Seeking Alpha: “Tandem Diabetes Care [has announced] the U.S. commercial launch of the t:slim X2 Insulin Pump with Basal-IQ technology, a low glucose suspend feature designed to reduce the frequency and duration of hypoglycemic (low blood sugar) events.” Click here for full story.

 

Week of August 15, 2018

Potential Target for Developing Obesity and Diabetes Treatment Identified

Science Daily: “A newly published study has identified a potential therapeutic target for treating obesity and diabetes. The scientists studied the biological function of an epigenetic modifier known as histone deacetylase 11 (HDAC11), and determined that deleting it in mice stimulates the formation of brown adipose tissue.” Click here for full story.

Early Onset Type 1 Diabetes Tied to Heart Disease

WebMD: “People with Type 1 diabetes have a much greater risk of serious heart problems and early death, especially if they were diagnosed before age 10, new research suggests.” Click here for full story.

Working Overtime Could Raise Women’s Diabetes Risk

Health24: “Working overtime at work and at home can be hazardous to women’s health.” Click here for full story.

Sensors, Smartphones Headline Tech That Helps Monitor Diabetes

Health Data Management: “Technology is offering new ways to help those with diabetes, or their loved ones, monitor the disease.” Click here for full story.

Age at type 1 diabetes diagnosis associated with CV, mortality risk

Healio: “Adults diagnosed with Type 1 diabetes before the age of 10 have a 30 times increased risk for heart disease and heart attack as young adults, according to new research in The Lancet.” Click here for full story.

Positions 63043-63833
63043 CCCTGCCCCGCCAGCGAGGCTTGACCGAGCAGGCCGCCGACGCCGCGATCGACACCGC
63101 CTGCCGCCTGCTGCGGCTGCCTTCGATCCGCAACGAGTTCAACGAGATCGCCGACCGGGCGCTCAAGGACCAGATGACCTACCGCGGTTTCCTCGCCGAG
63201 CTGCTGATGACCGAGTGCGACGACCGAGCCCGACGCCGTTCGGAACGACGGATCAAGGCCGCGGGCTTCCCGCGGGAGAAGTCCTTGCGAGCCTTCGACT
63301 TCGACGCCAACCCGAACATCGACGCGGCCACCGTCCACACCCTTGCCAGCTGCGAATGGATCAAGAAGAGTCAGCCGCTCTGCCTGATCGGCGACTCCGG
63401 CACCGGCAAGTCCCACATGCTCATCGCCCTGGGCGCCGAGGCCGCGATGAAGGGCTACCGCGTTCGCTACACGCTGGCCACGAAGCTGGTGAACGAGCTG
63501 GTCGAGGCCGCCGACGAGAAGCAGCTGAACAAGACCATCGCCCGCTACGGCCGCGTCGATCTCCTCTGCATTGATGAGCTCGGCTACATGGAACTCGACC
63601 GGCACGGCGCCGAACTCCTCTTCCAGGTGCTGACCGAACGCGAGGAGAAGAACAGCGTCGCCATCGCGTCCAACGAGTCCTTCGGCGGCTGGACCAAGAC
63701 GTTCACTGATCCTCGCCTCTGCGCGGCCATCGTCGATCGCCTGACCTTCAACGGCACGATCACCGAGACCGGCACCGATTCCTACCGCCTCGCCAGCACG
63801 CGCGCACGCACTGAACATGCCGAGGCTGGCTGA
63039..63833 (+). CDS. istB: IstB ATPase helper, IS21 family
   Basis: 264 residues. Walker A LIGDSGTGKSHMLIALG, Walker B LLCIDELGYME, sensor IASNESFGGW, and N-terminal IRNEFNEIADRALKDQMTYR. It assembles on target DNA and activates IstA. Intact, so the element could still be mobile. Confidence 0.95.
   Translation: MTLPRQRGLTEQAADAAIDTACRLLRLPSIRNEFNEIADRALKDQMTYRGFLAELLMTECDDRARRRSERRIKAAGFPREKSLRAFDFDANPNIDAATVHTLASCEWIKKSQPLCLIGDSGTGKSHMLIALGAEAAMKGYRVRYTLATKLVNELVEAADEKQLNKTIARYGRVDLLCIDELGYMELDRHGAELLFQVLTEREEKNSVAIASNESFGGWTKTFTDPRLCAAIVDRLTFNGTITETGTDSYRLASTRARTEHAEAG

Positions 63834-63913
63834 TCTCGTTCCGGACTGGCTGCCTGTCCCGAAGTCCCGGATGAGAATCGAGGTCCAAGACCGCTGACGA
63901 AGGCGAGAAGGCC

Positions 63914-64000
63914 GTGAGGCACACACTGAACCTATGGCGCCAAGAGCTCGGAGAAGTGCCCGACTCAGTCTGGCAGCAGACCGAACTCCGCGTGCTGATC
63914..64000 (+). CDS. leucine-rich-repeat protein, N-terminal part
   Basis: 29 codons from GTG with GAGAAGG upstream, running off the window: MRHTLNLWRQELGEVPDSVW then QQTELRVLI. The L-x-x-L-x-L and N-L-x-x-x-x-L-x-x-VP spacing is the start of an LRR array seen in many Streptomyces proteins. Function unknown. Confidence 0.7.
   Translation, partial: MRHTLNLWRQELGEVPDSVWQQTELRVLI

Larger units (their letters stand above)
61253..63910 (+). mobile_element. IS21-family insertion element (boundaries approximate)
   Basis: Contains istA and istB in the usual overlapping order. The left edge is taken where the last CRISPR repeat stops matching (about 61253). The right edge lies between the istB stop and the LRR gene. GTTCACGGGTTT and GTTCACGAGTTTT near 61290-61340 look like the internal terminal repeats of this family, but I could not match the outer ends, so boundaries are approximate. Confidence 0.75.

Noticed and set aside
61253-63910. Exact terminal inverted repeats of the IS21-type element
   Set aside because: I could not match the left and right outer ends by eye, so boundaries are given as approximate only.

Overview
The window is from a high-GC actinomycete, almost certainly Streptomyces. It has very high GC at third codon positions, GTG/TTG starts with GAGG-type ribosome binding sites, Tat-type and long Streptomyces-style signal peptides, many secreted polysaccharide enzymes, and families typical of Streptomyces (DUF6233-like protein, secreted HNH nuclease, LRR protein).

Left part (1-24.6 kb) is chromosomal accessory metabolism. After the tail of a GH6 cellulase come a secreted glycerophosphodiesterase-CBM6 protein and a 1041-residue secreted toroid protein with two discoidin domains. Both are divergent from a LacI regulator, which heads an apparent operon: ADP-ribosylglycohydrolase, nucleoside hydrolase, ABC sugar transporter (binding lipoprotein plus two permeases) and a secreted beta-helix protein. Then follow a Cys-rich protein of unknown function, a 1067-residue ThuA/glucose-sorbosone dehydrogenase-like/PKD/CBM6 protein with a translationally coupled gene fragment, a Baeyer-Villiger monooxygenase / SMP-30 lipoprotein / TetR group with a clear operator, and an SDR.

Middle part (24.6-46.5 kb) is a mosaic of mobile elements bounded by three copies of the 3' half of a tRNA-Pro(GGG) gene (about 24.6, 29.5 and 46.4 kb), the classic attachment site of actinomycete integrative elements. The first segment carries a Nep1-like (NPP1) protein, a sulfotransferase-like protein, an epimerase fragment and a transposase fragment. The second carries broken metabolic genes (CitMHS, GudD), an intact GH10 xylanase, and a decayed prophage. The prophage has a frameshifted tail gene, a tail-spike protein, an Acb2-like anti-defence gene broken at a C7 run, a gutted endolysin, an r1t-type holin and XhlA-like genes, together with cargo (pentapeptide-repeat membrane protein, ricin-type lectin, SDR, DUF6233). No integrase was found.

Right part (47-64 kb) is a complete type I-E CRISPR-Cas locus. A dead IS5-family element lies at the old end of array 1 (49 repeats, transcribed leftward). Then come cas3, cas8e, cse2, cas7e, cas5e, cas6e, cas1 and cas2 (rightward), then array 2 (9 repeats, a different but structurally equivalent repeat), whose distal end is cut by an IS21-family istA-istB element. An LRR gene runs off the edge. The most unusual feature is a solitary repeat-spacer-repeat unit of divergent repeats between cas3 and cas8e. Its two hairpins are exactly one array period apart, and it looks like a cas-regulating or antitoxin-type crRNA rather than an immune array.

Researchers Develop Wearable Technology for Diabetics

Gulf Times: “A research project has led to the development of wearable devices that could improve the prevention, management, and treatment of diabetic foot ulcers.” Click here for full story.

 

Week of August 7, 2018

 

FDA Okays 14-Day Version of Libre Continuous Glucose Monitor

The FDA has approved Abbott’s Freestyle Libre 14-Day Flash Glucose Monitoring System, to replace the current 10-day version, as reported by Medscape. The Libre is now the longest-lasting continuous glucose monitor (CGM) on the US market. Click here for full story.

 

Saliva test could improve diabetes control and treatment

A simple saliva sample could replace blood tests to assess and monitor diabetes, finds a new study outlined by Science Daily. The most comprehensive analysis of proteins in saliva to date finds that these proteins reflect high blood sugar and associated disease processes in children and adolescents with uncontrolled type 1 diabetes, long before the appearance of clinical symptoms. This could lead to better prediction and prevention of long-term complications of the disease. Click here for full story.

 

Sugar Spikes Common In People Without Diabetes

A new study from Stanford University School of Medicine shows that blood sugar levels in people without diabetes fluctuate more than they think. DLife reports that the researchers used continuous glucose monitoring devices instead of the traditional finger prick method to gather more accurate blood sugar levels. Click here for full story.

 

Higher glucose levels may be risk factor for dementia in older adults

A study findings highlighted by Healio, revealed that blood glucose level was the only cardiometabolic factor with consistently elevated mean levels among patients with dementia compared with controls up to 14 years before diagnosis. Click here for full story.

 

This Man Says a ‘Rare Gene’ Cured His Type 1 Diabetes. Experts Are Skeptical

Live Science reports, about eight years ago, Darkes said, doctors diagnosed him with type 1 diabetes, but early last year, routine finger-prick tests showed his blood-sugar levels were normal, so doctors advised him to stop his insulin injections. Click here for full story.